Night Fishing for Pike on the Fly

By: Nick Campos

The superstitions of getting your line in the water on a clear full moon evening have been ingrained into the fabric of fishing culture for generations. The thought of the grandfather fish being on the hunt for a large meal is enough to get your blood pumping. My dad and I planned our trip to 11 Mile Reservoir in Colorado to target big Pike on the evening of the Hunters Moon. For weeks I prepared my fly box with the largest streamers my tying bench could produce. Everything from a 4-inch Feather Changer up to an original 10-inch articulated design. 

Though I tied a handful of extra large streamers, the flashy shad fly I created had me dreaming of netting a 25-pound Pike. My dad introduced me to the film “On Golden Pond” (1981) starring Henry Fonda, and since then referred to the big fish we went after as “Walter”. We were on the hunt for Walter! After about a six-hour drive from Albuquerque New Mexico, we finally received some satisfaction from the breathtaking beauty of the high mountain reservoir. 

Cold and icy, we awoke in the morning to an incredible sight of the sun rising over the distant mountains. The warm rays hit the lake creating a heavy fog, there was only one thought that came to mind. 

We spent the day scouting and learning about the lake on our kayaks, along with some light fishing. Across the bay from our campsite, we found what seemed to be ideal Pike hunting grounds. Thick reeds, tall grass, shallow water near drop-offs, it felt like Monster Pike territory for certain. As the evening began to approach and the temperature started to drop, we hesitantly paddled back to camp to prepare for the night. The sun had set, and we caught the first glimpse of the bright full moon shimmering on the lake’s calm surface. 

It was time to break out the heavy rod and big flies! We made a mental note of the spot we wanted to fish and made our way there. Under the bright clear sky, it was easy to see everything around us, including the shadowed mountain ranges that seemed to completely surround the reservoir. I steered my kayak into the thick reeds and fished right off the edge where I thought a drop-off would be. The first cast was surreal, hearing my oversized streamers rip past my ear as I double-haul nearly all of my fly line onto the glasslike surface. Almost an hour had gone by and there had been no movement other than the nearby ducks occasionally splashing around. Until, my last and longest cast, halfway through a jerk strip retrieve a sudden “TUG and YANK!” followed by a solid hook set. Immediately, I yelled to my dad “FISH ON! FISH ON!” I knew instantly that I was on a monster. The beast began to tow me out of the thick reeds and into the bay as I attempted to fight the tangled mess of line and get the fish on the reel. As I spool up the last few feet of my line the fish pulls a 180 and starts heading toward the reeds it just pulled me out of. Almost as if it had just discovered a way out, at the same time I realized the intelligence of this fish. I widened my stance and pushed my 8wt rod and 20lb tippet to the max in an attempt to keep the fish from diving straight into the thick weeds. This only increased the speed at which I was being towed and at this moment I regretted not anchoring my kayak down. The fish did exactly what any fisherman would fear, regardless I held the tension on my rod and pulled myself over to where I had hoped I was still hooked into the beast. My dad pulled up to help me clear the weeds as we felt some flopping and tumbling. Full of excitement my dad grabs his big game net ready to pull the fish out of the muck, only to see my disappointment as I clear one last section of reeds to uncover my fly lodged in the tangled mess. I was defeated and outsmarted. All I could think about was how much I wished I had anchored outside of the reeds, and though I didn’t even catch a glimpse of the fish, my years of experience in fly fishing have made me aware of when those “once in a lifetime fish” are on the end of your line.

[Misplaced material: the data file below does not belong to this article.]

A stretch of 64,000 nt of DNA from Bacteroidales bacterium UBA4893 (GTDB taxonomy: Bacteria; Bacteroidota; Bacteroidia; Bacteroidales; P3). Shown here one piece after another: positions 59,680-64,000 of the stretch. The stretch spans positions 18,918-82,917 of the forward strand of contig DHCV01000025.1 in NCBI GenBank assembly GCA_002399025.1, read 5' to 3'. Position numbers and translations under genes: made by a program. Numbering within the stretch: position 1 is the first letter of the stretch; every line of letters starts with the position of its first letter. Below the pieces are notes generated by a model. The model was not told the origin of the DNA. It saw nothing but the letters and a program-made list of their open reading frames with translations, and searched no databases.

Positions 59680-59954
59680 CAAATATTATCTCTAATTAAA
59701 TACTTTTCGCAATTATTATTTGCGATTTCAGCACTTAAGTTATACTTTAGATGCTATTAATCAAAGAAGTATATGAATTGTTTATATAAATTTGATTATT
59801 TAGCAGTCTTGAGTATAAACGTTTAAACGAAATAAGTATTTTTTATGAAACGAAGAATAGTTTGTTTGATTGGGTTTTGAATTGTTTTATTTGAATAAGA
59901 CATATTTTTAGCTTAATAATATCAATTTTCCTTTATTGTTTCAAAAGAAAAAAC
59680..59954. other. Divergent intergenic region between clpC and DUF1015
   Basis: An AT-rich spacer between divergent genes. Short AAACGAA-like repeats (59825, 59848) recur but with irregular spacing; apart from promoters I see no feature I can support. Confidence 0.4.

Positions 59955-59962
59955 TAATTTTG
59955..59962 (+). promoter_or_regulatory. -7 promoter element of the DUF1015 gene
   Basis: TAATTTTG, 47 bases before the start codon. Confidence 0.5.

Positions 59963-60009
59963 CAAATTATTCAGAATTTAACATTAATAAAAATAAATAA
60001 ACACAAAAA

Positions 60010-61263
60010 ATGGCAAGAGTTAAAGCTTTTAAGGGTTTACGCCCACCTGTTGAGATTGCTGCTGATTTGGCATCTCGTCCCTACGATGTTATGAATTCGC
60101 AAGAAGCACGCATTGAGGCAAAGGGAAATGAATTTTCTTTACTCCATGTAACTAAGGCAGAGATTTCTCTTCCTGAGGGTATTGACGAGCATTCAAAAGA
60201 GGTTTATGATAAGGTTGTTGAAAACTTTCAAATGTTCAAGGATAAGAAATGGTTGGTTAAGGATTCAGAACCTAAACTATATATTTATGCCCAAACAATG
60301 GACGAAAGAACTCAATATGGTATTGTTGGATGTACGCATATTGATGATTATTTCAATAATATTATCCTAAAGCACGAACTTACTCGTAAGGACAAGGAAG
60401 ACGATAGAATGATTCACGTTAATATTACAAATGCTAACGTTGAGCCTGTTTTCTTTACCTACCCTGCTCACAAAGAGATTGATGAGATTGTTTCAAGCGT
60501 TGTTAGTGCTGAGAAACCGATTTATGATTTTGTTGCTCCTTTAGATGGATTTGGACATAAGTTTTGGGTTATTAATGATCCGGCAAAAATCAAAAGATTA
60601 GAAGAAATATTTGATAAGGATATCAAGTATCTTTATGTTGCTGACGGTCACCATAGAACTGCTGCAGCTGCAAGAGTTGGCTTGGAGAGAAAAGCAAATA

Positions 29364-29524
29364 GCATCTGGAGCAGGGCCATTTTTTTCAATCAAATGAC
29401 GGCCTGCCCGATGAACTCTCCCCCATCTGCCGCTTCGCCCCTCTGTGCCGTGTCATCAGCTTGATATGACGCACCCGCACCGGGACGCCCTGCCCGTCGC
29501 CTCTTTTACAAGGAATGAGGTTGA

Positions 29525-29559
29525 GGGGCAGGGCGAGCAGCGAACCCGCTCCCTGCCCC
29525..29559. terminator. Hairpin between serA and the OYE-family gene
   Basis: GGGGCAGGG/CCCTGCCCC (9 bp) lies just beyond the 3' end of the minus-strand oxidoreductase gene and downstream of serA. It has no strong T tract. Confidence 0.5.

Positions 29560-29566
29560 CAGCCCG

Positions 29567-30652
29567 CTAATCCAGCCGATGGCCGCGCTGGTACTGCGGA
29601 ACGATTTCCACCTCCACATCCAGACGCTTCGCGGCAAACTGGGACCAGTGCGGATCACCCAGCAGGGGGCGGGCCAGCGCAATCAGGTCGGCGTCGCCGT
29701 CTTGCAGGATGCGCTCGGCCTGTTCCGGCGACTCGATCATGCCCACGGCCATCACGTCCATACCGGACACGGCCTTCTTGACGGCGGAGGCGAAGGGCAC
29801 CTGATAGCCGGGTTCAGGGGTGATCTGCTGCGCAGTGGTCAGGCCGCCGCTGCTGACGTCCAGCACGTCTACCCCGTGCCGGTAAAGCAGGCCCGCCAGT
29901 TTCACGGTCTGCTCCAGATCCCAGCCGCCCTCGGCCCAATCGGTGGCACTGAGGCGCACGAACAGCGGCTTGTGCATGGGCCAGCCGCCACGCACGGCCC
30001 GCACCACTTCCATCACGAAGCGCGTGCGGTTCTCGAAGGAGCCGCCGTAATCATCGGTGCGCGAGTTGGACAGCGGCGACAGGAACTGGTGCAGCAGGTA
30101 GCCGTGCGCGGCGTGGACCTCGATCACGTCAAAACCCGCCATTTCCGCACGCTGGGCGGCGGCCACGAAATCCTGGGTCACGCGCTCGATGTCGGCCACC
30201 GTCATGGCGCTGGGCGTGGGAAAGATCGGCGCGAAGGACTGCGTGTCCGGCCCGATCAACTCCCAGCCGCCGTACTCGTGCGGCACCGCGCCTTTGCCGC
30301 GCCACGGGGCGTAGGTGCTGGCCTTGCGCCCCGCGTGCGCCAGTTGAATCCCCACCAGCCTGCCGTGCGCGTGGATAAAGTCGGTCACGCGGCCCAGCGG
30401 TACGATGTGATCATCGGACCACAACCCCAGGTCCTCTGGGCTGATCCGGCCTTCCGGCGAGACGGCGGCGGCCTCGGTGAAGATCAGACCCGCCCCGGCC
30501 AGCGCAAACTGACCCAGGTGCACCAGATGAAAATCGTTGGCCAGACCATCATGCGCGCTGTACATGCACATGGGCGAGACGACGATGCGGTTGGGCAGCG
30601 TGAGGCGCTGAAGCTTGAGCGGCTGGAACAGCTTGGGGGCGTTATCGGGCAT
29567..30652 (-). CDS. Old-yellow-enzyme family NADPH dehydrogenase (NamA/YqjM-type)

We arrive back at camp, cold and disappointed I stand at the water’s edge gazing up at the full moon wondering what it would have felt like to hold that beauty in my hands. At the same time, I felt grateful for the experience, our biggest mistakes can lead us to even greater successes. I’ve always believed fly fishing is much more than just catching fish. It’s a unique and wonderful pass time, and those who pay close attention to the immense beauty and respect all life around it will receive the true gift nature has to offer. 

Keep fishing. Keep loving.


Bio : Hi, my name is Nick. I have had so many beautiful experiences in my 20 years of fly fishing. I believe nature offers so many wonderful opportunities that we can learn from. Recognizing presence while on the water allows me to feel more connected with myself and the fish. Which in turn, helps me truly see how fly fishing is much more than catching fish.

2 thoughts on “Night Fishing for Pike on the Fly

  1. Wow, love this story. Well put bio and the passion for fly fishing and being in nature, That’s Passion!

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